6: Get out of the house as much as possible. Even if it’s a disaster, you will end up laughing about it. You will never regret going out, but I *often* regret staying in.

7: If your child prefers splashing in muddy puddles/looking at the trees in the breeze/playing a kissing game to going to expensive attractions, don’t be disappointed, be pleased that they are so easily pleased and embrace it. The simple things in life are often the most rewarding!


Thanks for reading.

Hanj x


4 thoughts on “Missing being Mary Poppins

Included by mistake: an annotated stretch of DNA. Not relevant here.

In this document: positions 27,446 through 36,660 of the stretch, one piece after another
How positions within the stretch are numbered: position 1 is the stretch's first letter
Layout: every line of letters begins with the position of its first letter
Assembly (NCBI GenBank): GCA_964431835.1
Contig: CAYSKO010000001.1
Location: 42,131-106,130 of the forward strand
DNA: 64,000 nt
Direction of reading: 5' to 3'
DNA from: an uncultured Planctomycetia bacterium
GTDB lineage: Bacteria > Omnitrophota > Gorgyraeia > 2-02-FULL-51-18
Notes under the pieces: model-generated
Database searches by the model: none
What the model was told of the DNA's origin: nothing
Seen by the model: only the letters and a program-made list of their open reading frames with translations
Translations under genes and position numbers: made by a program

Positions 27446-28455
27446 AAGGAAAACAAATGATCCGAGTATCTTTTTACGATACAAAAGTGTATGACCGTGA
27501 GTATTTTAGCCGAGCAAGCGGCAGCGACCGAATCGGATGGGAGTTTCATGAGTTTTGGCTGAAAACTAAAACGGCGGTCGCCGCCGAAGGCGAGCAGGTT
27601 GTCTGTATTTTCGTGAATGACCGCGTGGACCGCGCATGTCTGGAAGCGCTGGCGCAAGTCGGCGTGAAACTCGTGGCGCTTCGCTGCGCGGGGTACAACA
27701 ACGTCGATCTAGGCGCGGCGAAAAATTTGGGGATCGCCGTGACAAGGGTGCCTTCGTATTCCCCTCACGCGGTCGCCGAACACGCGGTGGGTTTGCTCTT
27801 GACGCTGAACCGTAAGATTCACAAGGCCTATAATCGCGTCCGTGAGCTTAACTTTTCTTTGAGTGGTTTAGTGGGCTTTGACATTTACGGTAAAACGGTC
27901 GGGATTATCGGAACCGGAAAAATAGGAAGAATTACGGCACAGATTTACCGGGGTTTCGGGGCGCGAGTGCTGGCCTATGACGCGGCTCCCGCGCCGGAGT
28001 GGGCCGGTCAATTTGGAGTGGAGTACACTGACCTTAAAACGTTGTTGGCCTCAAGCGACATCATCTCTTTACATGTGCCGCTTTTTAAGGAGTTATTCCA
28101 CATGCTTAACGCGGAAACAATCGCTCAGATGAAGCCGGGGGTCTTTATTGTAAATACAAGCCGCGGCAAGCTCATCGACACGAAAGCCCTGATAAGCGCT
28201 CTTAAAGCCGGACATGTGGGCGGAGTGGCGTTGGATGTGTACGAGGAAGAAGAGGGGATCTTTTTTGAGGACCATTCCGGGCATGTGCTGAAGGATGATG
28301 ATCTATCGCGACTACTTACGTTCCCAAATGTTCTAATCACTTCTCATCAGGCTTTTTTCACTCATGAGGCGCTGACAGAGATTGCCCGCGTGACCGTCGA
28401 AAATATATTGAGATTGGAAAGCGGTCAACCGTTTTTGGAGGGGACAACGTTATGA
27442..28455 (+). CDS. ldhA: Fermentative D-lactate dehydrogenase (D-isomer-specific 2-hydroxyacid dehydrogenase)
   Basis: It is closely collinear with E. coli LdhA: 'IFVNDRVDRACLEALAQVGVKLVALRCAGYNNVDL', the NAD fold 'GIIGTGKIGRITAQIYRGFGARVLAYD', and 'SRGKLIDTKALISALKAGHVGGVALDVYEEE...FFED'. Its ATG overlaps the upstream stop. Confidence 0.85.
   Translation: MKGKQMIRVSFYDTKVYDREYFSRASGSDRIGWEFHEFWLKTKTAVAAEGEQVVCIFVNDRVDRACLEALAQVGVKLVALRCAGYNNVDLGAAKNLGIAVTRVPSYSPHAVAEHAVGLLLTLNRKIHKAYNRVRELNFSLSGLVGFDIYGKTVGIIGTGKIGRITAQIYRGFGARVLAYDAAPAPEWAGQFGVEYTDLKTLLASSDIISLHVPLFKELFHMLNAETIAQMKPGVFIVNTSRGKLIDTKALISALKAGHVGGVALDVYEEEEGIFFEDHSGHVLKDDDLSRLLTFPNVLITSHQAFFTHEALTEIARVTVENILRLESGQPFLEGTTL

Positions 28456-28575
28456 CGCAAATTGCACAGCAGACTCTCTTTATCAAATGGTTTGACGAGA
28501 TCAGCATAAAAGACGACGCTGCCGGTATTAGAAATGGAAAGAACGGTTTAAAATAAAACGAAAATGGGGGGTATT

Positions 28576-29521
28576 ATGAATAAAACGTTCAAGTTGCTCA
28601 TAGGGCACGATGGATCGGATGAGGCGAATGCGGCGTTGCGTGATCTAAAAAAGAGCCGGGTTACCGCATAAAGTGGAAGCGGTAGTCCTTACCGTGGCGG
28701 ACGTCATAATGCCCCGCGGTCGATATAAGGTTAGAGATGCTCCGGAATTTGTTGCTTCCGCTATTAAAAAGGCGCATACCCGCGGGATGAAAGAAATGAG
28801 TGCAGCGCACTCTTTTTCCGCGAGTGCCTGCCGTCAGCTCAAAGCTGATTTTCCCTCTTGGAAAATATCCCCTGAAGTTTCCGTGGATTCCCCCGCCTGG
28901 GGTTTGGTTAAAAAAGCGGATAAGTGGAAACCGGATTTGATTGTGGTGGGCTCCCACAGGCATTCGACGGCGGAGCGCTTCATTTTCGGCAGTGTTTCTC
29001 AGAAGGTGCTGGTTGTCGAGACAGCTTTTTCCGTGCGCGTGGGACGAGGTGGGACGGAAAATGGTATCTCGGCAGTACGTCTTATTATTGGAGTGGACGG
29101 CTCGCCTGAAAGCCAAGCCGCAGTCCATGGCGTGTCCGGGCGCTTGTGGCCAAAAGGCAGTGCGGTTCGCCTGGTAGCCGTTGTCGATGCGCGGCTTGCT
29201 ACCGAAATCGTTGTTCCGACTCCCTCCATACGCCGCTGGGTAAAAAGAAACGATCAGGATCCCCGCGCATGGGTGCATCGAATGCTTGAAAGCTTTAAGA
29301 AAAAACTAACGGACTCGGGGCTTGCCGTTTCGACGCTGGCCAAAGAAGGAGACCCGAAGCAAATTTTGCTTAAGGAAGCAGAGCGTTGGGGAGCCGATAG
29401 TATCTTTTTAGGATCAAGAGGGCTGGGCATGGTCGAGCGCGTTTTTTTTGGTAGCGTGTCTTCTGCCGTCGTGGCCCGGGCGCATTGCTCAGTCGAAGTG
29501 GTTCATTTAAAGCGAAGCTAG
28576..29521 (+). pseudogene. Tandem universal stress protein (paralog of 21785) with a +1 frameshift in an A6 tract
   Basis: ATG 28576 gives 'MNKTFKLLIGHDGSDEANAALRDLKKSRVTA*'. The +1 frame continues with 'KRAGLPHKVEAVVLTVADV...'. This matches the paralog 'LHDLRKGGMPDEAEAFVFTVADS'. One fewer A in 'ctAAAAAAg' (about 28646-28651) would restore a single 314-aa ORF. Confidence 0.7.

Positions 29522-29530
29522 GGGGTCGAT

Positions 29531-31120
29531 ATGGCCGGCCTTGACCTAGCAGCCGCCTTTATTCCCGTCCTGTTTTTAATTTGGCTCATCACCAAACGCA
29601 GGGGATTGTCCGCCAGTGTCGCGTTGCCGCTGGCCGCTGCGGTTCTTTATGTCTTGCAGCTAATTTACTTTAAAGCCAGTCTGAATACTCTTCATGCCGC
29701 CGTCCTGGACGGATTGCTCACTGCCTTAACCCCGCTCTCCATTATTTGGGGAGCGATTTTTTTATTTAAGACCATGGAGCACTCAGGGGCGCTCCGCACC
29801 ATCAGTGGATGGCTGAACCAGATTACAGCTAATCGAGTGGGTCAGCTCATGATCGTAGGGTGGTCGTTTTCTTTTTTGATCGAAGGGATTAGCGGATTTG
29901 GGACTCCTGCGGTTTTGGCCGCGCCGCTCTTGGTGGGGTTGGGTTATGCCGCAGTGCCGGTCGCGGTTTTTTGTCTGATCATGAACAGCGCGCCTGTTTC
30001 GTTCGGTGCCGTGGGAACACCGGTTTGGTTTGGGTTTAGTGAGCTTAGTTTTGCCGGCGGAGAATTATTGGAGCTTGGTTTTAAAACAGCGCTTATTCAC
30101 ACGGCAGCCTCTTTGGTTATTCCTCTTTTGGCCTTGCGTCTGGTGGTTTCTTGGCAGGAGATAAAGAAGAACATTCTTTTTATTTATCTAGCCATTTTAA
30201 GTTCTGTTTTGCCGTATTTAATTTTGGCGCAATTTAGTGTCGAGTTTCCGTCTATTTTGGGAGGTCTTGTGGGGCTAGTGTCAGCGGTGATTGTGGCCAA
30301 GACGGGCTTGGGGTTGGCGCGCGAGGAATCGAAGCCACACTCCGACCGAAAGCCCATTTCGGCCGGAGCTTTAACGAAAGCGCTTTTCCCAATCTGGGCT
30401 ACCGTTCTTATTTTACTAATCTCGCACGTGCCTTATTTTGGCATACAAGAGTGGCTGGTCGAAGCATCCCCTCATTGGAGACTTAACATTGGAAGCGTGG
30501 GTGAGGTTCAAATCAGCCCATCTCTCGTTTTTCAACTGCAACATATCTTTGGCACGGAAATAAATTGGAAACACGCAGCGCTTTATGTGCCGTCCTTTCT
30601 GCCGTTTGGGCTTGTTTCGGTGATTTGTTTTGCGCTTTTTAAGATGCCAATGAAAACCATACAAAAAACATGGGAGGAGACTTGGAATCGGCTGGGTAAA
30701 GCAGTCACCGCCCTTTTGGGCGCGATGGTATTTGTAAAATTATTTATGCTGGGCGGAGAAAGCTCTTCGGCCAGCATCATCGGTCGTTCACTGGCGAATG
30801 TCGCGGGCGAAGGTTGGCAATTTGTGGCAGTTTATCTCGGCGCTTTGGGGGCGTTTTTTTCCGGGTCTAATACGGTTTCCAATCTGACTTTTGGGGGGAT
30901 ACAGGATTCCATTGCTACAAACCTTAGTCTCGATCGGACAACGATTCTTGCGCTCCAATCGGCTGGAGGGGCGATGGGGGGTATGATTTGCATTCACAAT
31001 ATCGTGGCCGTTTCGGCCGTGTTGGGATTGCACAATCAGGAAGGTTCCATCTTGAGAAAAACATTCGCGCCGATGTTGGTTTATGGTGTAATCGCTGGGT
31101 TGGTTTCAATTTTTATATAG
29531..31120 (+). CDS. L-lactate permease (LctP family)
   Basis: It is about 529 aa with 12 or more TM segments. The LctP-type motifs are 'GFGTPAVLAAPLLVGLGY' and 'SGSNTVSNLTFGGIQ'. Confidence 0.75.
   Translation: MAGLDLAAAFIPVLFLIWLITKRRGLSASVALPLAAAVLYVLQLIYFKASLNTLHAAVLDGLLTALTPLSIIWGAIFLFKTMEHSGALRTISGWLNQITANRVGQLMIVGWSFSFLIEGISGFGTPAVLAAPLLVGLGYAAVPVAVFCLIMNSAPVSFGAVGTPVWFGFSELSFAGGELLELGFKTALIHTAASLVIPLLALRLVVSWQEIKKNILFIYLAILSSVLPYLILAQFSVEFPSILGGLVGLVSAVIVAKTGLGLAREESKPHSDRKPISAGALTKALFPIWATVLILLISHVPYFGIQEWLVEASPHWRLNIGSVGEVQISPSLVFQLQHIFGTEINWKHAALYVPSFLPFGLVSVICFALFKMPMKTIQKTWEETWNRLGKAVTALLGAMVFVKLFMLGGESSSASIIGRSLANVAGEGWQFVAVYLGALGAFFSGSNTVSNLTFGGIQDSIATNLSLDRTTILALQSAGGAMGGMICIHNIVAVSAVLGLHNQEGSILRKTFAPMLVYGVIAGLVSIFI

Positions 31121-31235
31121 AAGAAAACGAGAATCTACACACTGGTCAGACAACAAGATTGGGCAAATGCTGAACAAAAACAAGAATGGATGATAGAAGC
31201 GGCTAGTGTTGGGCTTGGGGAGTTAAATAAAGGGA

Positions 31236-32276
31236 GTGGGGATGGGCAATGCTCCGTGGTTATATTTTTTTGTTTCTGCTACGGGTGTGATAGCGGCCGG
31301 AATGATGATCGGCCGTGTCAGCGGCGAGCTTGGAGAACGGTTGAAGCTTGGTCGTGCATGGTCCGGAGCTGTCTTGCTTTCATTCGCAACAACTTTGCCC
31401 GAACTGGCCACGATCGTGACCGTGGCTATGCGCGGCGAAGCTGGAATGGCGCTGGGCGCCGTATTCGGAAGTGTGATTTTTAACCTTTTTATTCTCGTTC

1. Blimey – the Mary Poppins thing – I think I should run and hide now. My house is constant surface mess. I gave up worrying about it a long time ago, except on the ocassions when I have an anxiety attack!
    I think your life lessons / tips are very good ones.
    St James’ Park is one of our favourite places to go when we’re up in London. We might do a bit of sight-seeing then go to the park.